Many of you are familiar, I am sure, with the 80/20 Principle. It's often mentioned in books and audio programs that deal with such topics as productivity and time management. But do you know why it works and how precisely you can apply it to your life?
The 80/20 Principle, when applied to our use of time, advances the following two hypotheses. First, it says that most of any individual significant achievements, most of the value that we add in personal, professional, intellectual, artistic, cultural, or athletic terms, is actually achieved in a minority of our time. There's actually a profound imbalance between what is created and the time taken to create it. Whether the time is measured in days or weeks or months or years or even a lifetime, there are very few things which take very little time, which actually create the most value.
The second hypothesis is that most of an individual's happiness occurs during quite limited periods of time. And if happiness can be accurately measured, a large majority of it would register in a fairly small proportion of the total time. And this would apply during most periods, whether the period measured was a day, a week, a month, a year, or again, a lifetime.
Now, we could rephrase these two ideas more snappily but with spurious precision perhaps by using the 80/20 shorthand. We could say on the first point, 80% of achievement is attained in 20% of the time. On the other hand, 80% of time leads to only 20% of the value that we add. And we can also say that 80% of happiness is experienced in 20% of life. And, indeed, 80% of time only contributes 20% of happiness. Now, remember, these are not truths; these are just hypotheses to be tested against your experience.
But where these hypotheses are actually true, and in the majority of cases that I've tested they have been, they have four rather startling implications. First, most of what we do is of low value. Second, some small fragments of our time are much more valuable than all the rest. Third, if we can do anything about this, we should do something really radical. There's no point in tinkering around the edges or making our use of time just a little bit more efficient. And fourth, and perhaps most surprisingly of all, if we make good use of only 20% of our time, there just cannot be a shortage of it.
So it's worthwhile spending a few minutes or perhaps even hours reflecting on whether the 80/20 Principle operates for you in each of these spheres. It doesn't matter what the exact percentages are, and, in any case, they're virtually impossible to measure properly. The key question is whether there is a major imbalance between the time spent, on the one hand, and, on the other hand, your achievement and happiness.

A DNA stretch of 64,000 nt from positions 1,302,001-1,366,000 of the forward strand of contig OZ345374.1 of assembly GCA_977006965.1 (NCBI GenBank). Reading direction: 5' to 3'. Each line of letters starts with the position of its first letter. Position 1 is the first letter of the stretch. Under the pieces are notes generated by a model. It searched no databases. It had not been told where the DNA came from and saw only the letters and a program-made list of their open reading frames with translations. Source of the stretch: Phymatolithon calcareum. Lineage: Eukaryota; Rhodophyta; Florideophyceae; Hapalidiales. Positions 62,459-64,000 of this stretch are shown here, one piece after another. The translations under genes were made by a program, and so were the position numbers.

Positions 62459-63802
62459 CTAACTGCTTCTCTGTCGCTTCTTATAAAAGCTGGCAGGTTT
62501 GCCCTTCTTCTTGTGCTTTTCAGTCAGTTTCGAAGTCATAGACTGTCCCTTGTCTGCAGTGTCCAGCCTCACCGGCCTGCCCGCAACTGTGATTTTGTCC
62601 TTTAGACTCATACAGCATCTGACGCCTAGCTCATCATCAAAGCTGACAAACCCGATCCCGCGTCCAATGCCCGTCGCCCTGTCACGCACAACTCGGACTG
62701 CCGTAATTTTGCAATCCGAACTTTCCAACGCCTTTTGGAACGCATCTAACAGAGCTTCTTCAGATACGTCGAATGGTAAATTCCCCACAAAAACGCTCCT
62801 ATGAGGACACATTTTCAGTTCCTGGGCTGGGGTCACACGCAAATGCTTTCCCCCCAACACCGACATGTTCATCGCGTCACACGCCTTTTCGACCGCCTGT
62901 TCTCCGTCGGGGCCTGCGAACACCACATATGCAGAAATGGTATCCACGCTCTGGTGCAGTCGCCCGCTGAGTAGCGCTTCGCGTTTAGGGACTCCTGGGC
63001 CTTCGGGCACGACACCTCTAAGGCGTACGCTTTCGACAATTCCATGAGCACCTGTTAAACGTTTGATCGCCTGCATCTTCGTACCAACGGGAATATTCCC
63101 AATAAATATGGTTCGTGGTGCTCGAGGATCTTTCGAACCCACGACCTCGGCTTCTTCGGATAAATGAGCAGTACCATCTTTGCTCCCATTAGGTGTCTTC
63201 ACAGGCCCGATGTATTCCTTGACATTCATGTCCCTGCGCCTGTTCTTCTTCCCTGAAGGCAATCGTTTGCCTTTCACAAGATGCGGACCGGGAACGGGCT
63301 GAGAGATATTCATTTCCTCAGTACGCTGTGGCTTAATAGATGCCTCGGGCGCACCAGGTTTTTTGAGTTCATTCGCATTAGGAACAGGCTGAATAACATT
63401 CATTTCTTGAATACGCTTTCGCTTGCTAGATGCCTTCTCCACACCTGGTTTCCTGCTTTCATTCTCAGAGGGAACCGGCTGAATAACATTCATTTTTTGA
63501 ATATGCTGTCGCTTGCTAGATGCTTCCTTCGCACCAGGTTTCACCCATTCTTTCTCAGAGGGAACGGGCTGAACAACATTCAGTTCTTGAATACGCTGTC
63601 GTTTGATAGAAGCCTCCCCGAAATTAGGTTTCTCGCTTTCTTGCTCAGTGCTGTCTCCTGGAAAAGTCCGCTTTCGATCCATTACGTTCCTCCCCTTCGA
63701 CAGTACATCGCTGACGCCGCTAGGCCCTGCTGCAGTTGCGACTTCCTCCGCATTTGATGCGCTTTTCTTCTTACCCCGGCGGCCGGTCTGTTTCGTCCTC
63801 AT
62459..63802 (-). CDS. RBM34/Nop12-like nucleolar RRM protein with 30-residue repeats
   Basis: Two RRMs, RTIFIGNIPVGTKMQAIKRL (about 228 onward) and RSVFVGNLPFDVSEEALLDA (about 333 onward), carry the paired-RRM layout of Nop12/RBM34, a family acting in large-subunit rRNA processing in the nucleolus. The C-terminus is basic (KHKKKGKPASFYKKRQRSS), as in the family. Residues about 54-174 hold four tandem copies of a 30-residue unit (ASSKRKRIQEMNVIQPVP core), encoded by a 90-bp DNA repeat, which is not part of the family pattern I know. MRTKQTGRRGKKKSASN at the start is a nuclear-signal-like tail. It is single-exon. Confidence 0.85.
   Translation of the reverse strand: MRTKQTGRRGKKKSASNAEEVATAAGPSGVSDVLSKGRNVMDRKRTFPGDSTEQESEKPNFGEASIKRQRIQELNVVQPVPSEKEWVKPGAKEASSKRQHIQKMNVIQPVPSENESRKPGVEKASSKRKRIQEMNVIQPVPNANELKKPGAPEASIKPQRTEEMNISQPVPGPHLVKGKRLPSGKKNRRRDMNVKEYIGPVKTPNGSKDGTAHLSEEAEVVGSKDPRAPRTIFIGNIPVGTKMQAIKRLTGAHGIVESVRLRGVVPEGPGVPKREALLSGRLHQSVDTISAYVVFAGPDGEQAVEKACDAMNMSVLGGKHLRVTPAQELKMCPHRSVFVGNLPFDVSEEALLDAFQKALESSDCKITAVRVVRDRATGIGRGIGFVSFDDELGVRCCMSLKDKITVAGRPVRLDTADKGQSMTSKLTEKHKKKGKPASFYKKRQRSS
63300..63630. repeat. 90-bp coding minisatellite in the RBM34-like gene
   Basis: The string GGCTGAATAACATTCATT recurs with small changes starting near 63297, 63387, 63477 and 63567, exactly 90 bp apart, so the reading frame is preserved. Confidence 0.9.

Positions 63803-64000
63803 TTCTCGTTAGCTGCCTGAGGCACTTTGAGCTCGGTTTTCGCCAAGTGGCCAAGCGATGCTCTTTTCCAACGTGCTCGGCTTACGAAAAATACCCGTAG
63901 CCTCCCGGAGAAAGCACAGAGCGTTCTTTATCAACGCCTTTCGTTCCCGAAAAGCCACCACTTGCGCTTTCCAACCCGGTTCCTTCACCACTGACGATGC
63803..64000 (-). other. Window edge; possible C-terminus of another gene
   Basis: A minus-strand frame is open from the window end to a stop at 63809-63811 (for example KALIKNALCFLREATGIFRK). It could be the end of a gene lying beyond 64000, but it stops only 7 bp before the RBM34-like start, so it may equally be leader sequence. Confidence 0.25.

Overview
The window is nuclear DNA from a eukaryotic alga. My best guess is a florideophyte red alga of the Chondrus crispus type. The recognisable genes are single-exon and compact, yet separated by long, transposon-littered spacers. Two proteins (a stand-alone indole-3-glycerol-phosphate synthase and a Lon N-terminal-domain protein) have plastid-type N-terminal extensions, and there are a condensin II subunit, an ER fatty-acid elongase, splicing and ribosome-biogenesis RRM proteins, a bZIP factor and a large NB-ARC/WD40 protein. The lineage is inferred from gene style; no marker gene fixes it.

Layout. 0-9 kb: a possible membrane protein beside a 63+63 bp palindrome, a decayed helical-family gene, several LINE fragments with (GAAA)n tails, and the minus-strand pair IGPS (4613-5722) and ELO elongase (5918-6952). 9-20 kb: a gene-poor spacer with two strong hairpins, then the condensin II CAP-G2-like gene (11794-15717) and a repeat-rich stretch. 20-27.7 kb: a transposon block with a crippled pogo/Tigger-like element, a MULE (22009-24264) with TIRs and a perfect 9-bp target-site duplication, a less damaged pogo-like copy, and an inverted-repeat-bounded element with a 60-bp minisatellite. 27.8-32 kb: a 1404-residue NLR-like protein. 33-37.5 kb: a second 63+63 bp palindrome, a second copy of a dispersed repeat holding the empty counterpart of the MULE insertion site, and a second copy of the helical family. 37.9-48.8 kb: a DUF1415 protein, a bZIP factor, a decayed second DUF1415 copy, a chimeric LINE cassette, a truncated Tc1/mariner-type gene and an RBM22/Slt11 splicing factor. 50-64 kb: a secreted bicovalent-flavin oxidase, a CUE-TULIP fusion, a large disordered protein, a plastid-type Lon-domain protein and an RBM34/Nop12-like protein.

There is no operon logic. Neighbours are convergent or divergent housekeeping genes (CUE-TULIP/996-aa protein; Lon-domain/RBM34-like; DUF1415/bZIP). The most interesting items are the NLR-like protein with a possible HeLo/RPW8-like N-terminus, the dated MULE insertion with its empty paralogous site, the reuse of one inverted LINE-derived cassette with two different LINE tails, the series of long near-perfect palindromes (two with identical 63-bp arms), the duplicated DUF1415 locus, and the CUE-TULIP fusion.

Does the most productive fifth of your time lead to four-fifths of the valuable results? Are four-fifths of your happiness time concentrated in one-fifth of your life? These are important questions and should not be answered glibly. Contemplate these questions and come up with your own answers.
Time Revolution vs. Time Management
The point, though, is not to manage your time better. If your use of time is unbalanced, a time revolution is required. You don't need to organize yourself a bit better or allocate your time better at the margins; you need to transform how you spend your time. Even more importantly, you probably also need to change the way that you think about time itself.
But what you need should not be confused with time management. You've probably heard about time management. You may even have been on time management programs yourself. This is completely different from what I'm referring to here, which is what I call time revolution. Time revolution's completely different from time management. Time management originated in Denmark as a training device to help busy executives organize their time more effectively, and it's now a $1 billion industry operating throughout the world.
The key characteristic of the time management industry now is not so much the training but the sale of time managers, executive personal organizers, both traditional paper type and electronic ones. It's not a fad, time management, because its users are generally highly appreciative of the systems used and they generally say their productivity has risen by perhaps 15% or 25% as a result. But the problem with time management is that it aims to fit a liter into a pint pot. It's about speeding up. It's specifically aimed at busy people, business people who are pressured by too many demands on their time. The idea is that better planning of each tiny segment of the day will help executives act more effectively.